By Bruce Penton
We’ve seen our share of clear No. 1s. Like, would anyone dispute the assertion that Coke is No. 1 and Pepsi No. 2?
Music’s No. 1? The Beatles. No. 2? The Rolling Stones.
In hockey, it’s the Great One, Wayne Gretzky at No. 1, with, take your choice, Orr or Howe at No. 2.
Same thing in the recent National Football League draft of college stars. No. 1 was a quarterback from Louisiana State University, Joe Burrow. The other stars were clumped in a group of No. 2 through 100 or so.
So it was with absolutely no surprise that Cincinnati Bengals, who wrapped up the No. 1 selection with a 2-14 record in 2019, ‘earned’ the right to pick first. And since quarterback has always been a trouble spot for the Bengals, there was no doubt that the Burrow-Bengals coupling would be a marriage made in football heaven.
The Burrow story is one over which Hollywood script writers might drool. He was a star QB in high school in Athens, Ohio, and longed for the chance to suit up for Nebraska Cornhuskers, where his father and two older brothers had played. But the Nebraska braintrust wasn’t interested, so Burrow went to his second choice, and where he was wanted, Ohio State.
Alas, he got hurt in his first year, and then lost a competition to Dwayne Haskins for the starting quarterback job in his second year. When it was clear Haskins would be the starter again the following year, Burrow transferred to LSU, where he became Coke, the Beatles and Gretzky wrapped up in purple and gold.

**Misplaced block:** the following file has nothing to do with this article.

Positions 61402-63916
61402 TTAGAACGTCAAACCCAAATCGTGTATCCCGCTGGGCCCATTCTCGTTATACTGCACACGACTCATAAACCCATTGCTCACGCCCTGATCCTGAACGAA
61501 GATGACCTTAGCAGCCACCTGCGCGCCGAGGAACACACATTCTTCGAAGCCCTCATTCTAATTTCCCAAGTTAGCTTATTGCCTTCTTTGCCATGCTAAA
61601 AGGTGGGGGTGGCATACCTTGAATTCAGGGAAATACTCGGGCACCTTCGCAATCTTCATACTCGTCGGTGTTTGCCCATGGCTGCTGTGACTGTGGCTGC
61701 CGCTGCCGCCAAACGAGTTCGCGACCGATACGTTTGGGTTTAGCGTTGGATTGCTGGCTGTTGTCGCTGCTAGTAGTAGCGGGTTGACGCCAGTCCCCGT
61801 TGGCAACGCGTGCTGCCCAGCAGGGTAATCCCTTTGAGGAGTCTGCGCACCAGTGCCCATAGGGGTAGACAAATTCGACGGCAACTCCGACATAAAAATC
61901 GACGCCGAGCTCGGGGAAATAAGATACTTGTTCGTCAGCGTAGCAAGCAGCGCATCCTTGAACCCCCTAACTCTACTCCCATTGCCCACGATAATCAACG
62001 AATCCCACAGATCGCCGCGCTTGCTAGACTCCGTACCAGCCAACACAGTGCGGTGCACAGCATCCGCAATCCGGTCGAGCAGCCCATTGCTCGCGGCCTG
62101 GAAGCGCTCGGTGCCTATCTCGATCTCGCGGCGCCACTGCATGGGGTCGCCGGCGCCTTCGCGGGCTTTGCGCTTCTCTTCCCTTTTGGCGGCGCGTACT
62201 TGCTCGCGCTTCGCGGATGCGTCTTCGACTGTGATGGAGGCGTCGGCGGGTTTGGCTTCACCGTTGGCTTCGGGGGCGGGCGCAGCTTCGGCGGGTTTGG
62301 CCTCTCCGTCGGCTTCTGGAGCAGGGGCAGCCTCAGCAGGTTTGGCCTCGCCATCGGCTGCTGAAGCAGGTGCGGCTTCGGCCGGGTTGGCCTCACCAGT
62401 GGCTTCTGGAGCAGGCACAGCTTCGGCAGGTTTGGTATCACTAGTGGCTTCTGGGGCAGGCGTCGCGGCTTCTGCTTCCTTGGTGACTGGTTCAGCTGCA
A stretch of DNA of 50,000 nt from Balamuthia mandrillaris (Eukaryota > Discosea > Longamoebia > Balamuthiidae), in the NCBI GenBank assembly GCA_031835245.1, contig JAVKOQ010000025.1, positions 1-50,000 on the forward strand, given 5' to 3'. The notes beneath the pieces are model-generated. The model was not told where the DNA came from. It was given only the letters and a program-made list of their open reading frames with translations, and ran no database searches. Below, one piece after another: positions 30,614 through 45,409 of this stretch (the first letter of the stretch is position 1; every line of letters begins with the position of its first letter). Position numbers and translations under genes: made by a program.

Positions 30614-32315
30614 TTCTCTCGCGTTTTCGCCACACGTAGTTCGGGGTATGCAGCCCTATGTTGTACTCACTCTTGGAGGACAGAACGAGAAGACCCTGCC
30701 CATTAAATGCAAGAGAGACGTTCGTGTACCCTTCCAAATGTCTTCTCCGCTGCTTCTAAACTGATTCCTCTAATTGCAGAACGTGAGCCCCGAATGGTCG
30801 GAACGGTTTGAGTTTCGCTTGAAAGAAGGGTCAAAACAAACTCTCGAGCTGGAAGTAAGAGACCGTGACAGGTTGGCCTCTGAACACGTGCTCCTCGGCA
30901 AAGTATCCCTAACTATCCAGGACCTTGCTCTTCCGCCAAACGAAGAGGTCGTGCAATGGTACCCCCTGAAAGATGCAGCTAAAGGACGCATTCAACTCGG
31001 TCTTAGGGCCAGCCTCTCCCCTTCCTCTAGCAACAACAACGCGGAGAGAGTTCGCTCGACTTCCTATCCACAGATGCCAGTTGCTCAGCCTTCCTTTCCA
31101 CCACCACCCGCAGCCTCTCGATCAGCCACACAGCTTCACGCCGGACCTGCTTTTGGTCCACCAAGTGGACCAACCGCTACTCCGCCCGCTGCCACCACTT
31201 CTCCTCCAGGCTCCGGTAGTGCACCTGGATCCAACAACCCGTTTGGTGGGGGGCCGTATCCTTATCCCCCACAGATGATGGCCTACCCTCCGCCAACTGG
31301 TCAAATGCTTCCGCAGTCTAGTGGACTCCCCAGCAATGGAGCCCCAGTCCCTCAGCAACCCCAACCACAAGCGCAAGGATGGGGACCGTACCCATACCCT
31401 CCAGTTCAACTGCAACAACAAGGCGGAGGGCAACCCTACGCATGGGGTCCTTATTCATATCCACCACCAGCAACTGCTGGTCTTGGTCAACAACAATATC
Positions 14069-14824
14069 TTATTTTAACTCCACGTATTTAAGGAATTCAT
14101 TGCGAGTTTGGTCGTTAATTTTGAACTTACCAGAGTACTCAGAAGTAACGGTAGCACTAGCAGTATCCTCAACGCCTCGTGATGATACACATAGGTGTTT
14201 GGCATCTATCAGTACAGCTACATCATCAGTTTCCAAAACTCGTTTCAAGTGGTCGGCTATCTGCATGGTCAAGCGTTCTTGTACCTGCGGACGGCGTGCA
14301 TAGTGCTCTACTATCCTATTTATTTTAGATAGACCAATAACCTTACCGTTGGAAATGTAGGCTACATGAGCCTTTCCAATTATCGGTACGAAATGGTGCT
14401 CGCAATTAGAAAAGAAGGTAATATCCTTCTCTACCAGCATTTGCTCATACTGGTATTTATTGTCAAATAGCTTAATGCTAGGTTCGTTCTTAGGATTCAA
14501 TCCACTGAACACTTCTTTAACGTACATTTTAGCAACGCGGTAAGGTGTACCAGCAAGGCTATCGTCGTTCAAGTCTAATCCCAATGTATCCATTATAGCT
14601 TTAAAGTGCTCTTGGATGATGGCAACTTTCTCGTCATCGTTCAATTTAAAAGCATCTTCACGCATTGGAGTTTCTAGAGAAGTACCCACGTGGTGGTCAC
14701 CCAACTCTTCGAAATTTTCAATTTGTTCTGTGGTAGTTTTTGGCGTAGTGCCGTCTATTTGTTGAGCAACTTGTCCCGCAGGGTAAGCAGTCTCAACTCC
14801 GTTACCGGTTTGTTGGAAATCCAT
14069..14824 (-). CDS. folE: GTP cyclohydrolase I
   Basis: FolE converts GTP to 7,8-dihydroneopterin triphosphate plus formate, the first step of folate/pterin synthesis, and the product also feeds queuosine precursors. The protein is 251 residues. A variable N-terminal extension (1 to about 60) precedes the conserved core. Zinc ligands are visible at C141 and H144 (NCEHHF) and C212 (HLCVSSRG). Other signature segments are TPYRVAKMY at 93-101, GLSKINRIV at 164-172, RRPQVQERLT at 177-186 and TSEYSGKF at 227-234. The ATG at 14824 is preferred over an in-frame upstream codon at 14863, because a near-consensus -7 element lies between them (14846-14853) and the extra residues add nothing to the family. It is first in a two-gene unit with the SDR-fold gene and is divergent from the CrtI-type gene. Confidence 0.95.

Burrow’s list of accomplishments is long. After a 2018 season at LSU (10-3 record) where he firmly established himself as the team’s No. 1 QB, he went all Joe Montana in his senior year, leading LSU to the national championship, winning the Heisman Trophy as the best college player in the U.S., and leading LSU to an unbeaten 15-0 season. Oh, by the way, he also threw 60 touchdown passes and had a mere six interceptions.
College football in the U.S. is hardly of NFL quality, though, and some rookies find the learning curve to be steep, especially when the comparative supporting cast — blockers, offensive weapons — might be weaker than what he was used to in college. And goodness knows the Bengals — 21 wins and 42 losses, with one tie, in the past four seasons — have a lot of weaknesses.
If a winning record is in the cards for the Bengals this year, Burrow will have confirmed to the world that he’s no ordinary Joe.
• SI.com’s Joel Beall, recalling golfer K.J. Choi’s cameo in a film called ‘Seven Days in Utopia’ where he plays unflappable golfer ’T.K. Oh’. Of the film, the late critic Roger Ebert wrote, ‘I would rather eat a golf ball than see this movie again’.”
• Dwight Perry of the Seattle Times: “Overzealous college boosters, embracing the spirit of social distancing, are now including a tiny bottle of sanitizer with every $100 handshake.”
• Norman Chad of the Washington Post, on Twitter, after learning that sports guy Bill Simmons of ESPN owns five L.A-area homes: “On the downside, you cannot believe the amount of candy The Sports Guy has to purchase every Halloween.”
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